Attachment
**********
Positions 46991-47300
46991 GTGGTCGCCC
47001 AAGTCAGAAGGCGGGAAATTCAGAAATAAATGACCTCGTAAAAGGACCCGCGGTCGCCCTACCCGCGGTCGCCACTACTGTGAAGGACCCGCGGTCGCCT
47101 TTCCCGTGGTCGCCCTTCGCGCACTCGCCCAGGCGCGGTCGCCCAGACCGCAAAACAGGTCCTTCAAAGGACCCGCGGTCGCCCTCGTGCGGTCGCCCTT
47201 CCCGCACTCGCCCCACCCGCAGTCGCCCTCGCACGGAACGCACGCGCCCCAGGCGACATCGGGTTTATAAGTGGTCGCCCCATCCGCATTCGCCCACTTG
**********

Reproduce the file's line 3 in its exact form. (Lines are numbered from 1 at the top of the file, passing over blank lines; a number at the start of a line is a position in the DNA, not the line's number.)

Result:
47001 AAGTCAGAAGGCGGGAAATTCAGAAATAAATGACCTCGTAAAAGGACCCGCGGTCGCCCTACCCGCGGTCGCCACTACTGTGAAGGACCCGCGGTCGCCT